Director of Studies: Dr Lee Miller
Other members of the proposed supervisory team: Professor Angelo Cangelosi
Professional partner: Pipeline Theatre. Cornwall
 
Project Details:
 
With the emergence of the non-human performer (used to great effect in Spillikin, Pipeline Theatre 2015) interrupting the concept of ‘liveness’ in performance, questions begin to emerge about the capacity for affective exchange between audience and performer. Non-human performers such as puppets have been deployed in performance for centuries. Automata have a similarly long history, albeit one less wedded to a theatrical context. Although these non-human players are able to to ‘perform’ autonomy, in both cases these performances of self-hood are illusory. Recent developments in robotic technology have allowed for responsive feedback to inform unfolding situations; a process that might be understood as improvisatory. Planned partners will allow for this project to include an international focus, exploring the potential for cross-cultural exchange and impact.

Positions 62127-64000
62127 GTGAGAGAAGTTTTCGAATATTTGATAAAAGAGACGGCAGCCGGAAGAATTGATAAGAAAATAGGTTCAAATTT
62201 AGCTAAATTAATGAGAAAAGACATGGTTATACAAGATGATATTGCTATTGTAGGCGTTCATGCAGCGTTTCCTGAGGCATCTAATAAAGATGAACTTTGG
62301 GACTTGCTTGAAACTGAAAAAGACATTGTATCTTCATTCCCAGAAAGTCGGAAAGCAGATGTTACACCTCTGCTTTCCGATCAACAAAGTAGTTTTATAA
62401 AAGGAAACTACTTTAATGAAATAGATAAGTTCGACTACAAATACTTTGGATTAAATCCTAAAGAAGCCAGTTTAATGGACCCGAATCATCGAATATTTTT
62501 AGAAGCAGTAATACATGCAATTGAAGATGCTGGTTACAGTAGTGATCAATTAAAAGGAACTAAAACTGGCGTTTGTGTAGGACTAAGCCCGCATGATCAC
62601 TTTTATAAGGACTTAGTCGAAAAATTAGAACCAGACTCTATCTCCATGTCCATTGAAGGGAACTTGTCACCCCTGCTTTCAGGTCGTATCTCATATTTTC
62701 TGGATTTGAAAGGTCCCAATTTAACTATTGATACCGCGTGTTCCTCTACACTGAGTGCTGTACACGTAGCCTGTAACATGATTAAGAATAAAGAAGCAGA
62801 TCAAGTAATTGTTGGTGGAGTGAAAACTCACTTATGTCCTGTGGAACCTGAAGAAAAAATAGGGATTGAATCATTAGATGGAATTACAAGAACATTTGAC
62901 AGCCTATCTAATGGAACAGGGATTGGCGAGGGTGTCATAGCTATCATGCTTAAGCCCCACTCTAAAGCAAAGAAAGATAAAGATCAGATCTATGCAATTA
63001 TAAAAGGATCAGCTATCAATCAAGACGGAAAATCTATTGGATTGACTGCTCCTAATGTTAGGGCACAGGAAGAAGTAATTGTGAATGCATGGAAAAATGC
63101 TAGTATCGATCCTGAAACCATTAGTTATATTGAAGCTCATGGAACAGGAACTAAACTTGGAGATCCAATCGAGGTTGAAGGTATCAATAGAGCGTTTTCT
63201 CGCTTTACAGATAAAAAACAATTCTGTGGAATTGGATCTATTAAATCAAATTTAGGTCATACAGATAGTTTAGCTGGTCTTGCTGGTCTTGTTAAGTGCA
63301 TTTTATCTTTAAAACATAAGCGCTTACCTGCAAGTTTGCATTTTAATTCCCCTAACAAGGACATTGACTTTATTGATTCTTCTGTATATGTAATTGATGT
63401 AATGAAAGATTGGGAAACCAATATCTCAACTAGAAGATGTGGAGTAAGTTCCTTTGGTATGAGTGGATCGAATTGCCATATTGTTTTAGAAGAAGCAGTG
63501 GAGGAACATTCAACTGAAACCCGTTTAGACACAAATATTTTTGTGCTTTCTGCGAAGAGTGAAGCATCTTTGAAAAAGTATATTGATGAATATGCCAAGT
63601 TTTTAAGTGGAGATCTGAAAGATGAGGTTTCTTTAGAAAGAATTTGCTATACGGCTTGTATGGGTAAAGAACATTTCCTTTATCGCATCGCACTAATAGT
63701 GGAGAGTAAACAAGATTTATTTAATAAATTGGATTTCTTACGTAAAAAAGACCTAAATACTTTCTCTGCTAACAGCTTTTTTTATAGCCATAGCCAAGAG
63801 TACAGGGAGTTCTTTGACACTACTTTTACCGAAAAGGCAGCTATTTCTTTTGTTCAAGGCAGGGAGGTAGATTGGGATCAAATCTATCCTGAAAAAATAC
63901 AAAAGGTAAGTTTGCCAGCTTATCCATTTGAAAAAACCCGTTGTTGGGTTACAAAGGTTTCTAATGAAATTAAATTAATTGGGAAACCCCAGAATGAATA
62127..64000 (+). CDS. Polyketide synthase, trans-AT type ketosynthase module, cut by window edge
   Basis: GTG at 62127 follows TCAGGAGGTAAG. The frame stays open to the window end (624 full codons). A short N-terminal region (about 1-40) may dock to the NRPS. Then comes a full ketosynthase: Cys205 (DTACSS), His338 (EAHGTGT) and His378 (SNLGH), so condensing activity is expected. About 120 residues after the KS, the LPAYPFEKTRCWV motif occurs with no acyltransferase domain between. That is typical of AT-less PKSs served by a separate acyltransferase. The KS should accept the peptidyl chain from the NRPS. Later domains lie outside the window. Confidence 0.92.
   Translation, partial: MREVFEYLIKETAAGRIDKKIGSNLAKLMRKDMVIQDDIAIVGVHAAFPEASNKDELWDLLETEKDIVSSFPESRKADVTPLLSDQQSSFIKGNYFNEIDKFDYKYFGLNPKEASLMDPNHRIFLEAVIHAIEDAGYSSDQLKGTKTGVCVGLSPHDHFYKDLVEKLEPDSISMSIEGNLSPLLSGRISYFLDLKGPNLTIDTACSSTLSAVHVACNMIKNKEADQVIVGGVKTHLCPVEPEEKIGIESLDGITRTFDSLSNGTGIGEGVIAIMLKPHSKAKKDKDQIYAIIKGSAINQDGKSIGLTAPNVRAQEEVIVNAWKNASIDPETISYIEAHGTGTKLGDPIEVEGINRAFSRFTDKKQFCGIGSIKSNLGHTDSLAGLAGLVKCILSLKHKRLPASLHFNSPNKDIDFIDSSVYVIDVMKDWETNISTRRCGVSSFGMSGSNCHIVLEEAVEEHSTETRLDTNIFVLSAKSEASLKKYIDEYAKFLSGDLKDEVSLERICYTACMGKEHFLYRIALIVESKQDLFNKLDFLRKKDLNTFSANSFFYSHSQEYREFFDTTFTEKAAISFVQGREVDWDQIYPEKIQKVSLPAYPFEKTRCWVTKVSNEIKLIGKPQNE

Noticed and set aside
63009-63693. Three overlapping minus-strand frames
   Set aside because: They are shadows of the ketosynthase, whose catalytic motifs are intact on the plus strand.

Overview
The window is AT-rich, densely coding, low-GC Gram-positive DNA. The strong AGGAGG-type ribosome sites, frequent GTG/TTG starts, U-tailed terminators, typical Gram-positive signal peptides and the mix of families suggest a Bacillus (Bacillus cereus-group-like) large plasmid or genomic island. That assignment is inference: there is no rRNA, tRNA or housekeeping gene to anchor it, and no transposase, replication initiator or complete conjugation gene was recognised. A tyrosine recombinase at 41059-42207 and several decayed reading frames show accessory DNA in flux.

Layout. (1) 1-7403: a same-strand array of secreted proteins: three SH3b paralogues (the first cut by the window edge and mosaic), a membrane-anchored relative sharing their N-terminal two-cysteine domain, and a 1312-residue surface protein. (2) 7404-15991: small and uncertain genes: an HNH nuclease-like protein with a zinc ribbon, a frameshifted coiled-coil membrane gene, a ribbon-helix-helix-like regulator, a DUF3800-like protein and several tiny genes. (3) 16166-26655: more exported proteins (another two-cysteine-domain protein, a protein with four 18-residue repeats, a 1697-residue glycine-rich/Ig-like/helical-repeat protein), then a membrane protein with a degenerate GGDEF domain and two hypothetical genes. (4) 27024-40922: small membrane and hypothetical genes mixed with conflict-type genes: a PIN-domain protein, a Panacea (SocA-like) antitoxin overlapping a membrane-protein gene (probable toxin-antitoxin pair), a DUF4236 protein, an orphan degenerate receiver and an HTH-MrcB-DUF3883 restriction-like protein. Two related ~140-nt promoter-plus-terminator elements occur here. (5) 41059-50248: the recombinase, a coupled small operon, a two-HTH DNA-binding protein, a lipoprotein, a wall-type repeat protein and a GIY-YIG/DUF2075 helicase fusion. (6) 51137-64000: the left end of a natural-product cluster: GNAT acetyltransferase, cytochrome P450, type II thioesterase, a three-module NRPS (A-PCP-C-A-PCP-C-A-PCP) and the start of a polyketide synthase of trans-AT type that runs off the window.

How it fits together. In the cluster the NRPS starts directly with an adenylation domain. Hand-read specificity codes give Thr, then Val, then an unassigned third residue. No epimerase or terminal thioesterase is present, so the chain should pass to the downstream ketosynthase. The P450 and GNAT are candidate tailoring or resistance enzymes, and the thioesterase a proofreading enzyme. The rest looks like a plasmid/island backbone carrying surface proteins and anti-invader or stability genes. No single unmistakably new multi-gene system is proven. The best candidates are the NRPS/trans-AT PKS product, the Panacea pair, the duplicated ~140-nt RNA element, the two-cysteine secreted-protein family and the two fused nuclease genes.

This PhD will provide those interested in exploring how recent theoretical developments around object oriented ontologies, and the shift towards a context of the post-human, an opportunity to research how the interface between the non-human performer and the audience might open up dialogues about affect and exchange. This project will interrogate the capacity for affective exchange, and consider the role of the non-human performer in the generation of empathetic states in performance practice. Working with professional performance makers experienced in negotiating the human / non-human interface, and with support from Plymouth University’s Centre for Robotics and Neural Systems (CRNS), applicants should have a good undergraduate degree, and a relevant postgraduate degree, or appropriate industry experience.
 
The studentship begins in October 2017. Successful candidates should expect to develop their own specific research topic within the broader aims of this project.
 
We are looking for applicants who demonstrate:
 
o An understanding of the requirements of a PhD project
o Imagination and resilient approaches to research process
o Proven skill-sets, or a demonstrable ability to acquire those skills necessary to bring a complex project to successful completion
o An ability to engage in collaborative processes
 
For an informal discussion about the studentship, please email lee.miller@plymouth.ac.uk